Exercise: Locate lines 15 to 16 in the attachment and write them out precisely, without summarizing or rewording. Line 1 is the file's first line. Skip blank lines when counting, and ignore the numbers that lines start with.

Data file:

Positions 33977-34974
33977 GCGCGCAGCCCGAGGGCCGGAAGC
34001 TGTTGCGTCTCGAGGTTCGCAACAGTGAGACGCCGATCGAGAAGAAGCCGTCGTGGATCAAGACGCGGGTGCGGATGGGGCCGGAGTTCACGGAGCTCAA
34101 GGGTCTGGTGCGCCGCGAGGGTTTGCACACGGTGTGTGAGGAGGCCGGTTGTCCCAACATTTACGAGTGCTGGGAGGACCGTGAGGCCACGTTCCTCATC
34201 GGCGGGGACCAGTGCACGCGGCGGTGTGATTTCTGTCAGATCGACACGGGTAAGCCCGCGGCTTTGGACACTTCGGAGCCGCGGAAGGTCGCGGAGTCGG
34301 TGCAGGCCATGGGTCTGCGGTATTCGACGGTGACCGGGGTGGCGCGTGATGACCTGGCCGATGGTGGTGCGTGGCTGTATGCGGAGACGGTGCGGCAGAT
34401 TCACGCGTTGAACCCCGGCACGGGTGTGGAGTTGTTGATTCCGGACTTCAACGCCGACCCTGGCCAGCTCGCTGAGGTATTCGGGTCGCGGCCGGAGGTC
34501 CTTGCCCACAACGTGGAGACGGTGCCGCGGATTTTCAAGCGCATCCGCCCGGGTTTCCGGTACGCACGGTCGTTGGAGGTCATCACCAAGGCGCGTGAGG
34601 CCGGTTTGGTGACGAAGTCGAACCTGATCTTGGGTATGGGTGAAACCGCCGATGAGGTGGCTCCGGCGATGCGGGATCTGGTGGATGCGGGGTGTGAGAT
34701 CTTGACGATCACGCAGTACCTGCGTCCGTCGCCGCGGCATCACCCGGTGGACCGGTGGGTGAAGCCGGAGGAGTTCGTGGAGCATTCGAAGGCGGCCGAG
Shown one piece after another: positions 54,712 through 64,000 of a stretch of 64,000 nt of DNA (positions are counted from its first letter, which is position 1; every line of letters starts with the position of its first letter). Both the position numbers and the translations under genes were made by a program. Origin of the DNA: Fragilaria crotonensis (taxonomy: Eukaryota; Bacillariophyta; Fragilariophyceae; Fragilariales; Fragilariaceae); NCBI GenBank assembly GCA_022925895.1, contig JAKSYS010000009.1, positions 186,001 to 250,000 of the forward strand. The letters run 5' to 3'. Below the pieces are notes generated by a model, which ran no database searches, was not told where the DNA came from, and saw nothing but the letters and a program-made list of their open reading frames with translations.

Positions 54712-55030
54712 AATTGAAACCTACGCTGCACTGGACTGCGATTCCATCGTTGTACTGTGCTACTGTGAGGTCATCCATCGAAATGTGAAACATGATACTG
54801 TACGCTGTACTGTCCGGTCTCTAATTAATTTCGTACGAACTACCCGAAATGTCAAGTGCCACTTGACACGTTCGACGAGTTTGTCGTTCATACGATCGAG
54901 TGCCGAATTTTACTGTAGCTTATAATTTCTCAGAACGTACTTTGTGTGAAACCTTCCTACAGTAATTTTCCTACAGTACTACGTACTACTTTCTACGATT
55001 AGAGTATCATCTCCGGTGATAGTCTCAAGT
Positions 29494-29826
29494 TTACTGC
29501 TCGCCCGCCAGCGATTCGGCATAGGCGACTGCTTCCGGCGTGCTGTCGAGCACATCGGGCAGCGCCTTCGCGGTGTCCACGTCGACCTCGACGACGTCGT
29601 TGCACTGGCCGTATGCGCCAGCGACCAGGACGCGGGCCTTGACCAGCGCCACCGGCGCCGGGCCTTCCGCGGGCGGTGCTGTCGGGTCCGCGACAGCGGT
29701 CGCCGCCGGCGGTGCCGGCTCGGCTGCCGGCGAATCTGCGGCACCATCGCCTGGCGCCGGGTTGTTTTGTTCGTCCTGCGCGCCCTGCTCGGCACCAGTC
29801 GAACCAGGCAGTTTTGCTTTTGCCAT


54901 TGCCGAATTTTACTGTAGCTTATAATTTCTCAGAACGTACTTTGTGTGAAACCTTCCTACAGTAATTTTCCTACAGTACTACGTACTACTTTCTACGATT
55001 AGAGTATCATCTCCGGTGATAGTCTCAAGT